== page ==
Community-based Climate Change Action Grants
$34 million, 2011-2016
The Community-based Climate Change Action Grants Program is supporting Australian and international non-government organisations (NGOs) to work with local partners in the Pacific and South-East Asia to address climate change and development needs at the community level.
Ten NGOs were successful in securing grant funding under the program. They are implementing projects in Vietnam, Philippines, Papua New Guinea, Solomon Islands, Vanuatu, Kiribati, Republic of Marshall Islands and Tonga. Projects are due to be completed by 2015.
In April 2014, Australia hosted a Knowledge and Learning Workshop for NGO partners to coincide with the 8th International Conference on Community-based Adaptation in Nepal. Participants discussed achievements, challenges and lessons – focused on the effective integration of climate change into broader community development programs.
Achievements of these projects at the community level have included:
- increasing water security in the face of increasing drought conditions in the Pinepal Island community in PNG by installing water capture and storage system
- improving the resilience of communities in Vietnam to climate change through the use of new rice varieties which have reduced fertiliser use and greenhouse gas emissions, while improving disease resistance and substantially increasing farmers' profit margins.
Project activities across all regions have already resulted in increased local understanding of climate change and an improved capacity to respond in locally appropriate ways. Increasing knowledge, and ability to act on that knowledge, is crucial building climate resilience. It is vital to ensure that the information communities are accessing is of high quality.
Small Island Developing States Community-based Adaptation (SIDS CBA)
$12 million, 2008-2018
Australia provided $12 million for the United Nations Development Program (UNDP) to implement small-scale community-based climate change adaptation activities through the Global Environment Facility Small Grants Program (GEF SGP). The program is implemented across 42 countries, focusing on Small Island Developing States.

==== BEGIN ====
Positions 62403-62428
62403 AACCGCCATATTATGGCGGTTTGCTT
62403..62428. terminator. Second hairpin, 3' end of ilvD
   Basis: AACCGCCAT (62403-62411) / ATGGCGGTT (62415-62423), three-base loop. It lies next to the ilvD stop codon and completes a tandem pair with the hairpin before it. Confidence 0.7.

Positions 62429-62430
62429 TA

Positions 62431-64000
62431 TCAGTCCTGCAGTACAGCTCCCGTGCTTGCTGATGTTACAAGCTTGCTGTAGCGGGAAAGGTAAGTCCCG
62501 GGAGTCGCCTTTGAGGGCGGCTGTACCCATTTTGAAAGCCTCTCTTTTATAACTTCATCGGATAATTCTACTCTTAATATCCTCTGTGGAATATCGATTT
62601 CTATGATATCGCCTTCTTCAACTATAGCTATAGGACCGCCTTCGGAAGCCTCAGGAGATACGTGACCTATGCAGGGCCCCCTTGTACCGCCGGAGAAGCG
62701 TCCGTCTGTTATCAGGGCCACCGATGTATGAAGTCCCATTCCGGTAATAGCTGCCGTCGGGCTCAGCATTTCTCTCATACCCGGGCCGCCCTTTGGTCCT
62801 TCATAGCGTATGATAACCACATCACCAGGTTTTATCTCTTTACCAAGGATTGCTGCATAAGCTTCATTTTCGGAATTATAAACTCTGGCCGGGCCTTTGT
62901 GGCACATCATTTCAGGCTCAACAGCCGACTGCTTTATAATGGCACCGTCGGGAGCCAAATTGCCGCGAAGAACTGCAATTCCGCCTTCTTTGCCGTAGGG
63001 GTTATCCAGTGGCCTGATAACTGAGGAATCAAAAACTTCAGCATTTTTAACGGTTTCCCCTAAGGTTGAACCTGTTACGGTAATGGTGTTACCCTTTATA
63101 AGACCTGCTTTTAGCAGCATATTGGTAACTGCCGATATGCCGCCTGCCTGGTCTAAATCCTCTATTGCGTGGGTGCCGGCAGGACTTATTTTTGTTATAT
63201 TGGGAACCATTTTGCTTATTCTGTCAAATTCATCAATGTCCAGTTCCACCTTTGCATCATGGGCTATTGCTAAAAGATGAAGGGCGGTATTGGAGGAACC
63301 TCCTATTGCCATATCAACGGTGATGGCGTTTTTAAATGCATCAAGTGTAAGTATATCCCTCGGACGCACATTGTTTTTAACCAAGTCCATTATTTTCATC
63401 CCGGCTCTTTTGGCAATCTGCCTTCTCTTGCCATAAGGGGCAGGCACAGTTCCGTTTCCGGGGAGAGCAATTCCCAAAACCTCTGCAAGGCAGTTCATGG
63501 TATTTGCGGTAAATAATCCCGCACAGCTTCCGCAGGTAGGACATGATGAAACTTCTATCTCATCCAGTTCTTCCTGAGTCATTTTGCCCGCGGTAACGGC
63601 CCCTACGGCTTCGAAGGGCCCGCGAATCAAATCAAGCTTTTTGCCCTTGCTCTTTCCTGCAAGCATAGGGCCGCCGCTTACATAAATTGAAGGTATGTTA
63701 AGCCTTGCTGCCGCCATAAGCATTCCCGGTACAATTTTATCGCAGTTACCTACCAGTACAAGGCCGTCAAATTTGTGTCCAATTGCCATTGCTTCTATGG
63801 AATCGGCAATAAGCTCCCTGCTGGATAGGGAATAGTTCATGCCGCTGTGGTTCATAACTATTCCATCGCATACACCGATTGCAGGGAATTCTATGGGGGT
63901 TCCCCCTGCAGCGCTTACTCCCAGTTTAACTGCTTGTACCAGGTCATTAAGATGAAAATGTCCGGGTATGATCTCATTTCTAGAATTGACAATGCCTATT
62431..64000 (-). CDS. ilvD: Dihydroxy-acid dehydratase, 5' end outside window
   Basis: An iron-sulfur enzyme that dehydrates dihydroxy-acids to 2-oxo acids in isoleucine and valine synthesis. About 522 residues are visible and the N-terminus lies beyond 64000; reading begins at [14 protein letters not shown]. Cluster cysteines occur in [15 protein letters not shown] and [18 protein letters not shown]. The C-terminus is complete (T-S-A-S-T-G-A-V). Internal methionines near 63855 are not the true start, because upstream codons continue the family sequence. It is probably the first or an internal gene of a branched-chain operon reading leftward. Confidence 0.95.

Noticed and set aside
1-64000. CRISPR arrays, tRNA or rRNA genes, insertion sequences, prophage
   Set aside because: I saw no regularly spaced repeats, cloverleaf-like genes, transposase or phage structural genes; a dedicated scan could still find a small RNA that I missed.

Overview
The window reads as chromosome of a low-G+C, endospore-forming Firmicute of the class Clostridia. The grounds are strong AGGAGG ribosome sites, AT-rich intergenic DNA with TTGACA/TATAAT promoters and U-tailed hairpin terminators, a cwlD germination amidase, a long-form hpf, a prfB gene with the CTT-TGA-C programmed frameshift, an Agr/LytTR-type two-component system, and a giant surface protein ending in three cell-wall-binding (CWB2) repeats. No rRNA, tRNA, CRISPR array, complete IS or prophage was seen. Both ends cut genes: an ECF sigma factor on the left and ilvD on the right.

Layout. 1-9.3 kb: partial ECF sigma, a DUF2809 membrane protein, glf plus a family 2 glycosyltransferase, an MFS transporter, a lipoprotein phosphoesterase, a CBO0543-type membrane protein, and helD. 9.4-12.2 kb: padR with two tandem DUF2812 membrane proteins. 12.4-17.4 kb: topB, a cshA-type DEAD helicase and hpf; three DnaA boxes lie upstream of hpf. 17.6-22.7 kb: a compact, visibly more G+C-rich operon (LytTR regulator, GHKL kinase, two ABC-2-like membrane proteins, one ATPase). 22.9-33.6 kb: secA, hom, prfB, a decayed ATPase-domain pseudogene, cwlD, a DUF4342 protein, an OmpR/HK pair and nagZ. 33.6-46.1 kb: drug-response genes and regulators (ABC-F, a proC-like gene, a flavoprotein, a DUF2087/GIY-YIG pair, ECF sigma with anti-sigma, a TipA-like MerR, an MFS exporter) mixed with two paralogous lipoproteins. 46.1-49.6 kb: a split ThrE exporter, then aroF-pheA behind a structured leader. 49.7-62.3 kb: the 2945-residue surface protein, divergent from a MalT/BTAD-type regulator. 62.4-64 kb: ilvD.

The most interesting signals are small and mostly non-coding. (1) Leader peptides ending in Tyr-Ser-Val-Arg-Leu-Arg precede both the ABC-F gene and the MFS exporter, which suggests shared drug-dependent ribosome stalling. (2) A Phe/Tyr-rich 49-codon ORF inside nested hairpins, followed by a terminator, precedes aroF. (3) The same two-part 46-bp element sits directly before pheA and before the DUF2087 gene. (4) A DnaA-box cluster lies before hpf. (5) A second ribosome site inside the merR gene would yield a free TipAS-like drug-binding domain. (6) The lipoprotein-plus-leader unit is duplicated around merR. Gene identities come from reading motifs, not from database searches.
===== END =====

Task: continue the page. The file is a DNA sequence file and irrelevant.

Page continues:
Funds are supporting practical activities that make a real difference to peoples' lives. An example of projects funded to date is:
- On Manono Island in Samoa, the Program is increasing the resilience of coastal communities by upgrading the sea wall to prevent further erosion, providing training in disaster preparedness and response, helping to relocate vulnerable housing and infrastructure to safer areas, constructing a disaster safe house, assisting coral reef reproduction, and developing the potential for eco-tourism.
Coral Triangle Initiative
$13 million, 2012-2017
The Coral Triangle marks an area in South East Asia and the Western Pacific containing the highest diversity of coral species in the world. The region contains 76% of known coral species, 53% of the world's coral reefs, 37% of coral reef fish species and the largest extent of mangroves. The economic outputs provided by this biodiversity are of high importance to the health and livelihoods of the 360 million people in the region, and many more beyond. The Coral Triangle Initiative aims to conserve coral reef ecosystems and support sustainable fisheries, food security, and marine livelihoods objectives. It is both a conservation and a development initiative.
Initiative members are Indonesia, Malaysia, Papua New Guinea, Philippines, Solomon Islands and Timor Leste. This membership supports relationships between a unique blend of Asian and Pacific; and developed, developing and least developed countries. The Initiative is supported by development partners, invited by the members to assist with implementation. Partners are expected to contribute and help mobilise funding support, and provide strategic support towards the governance of the Initiative.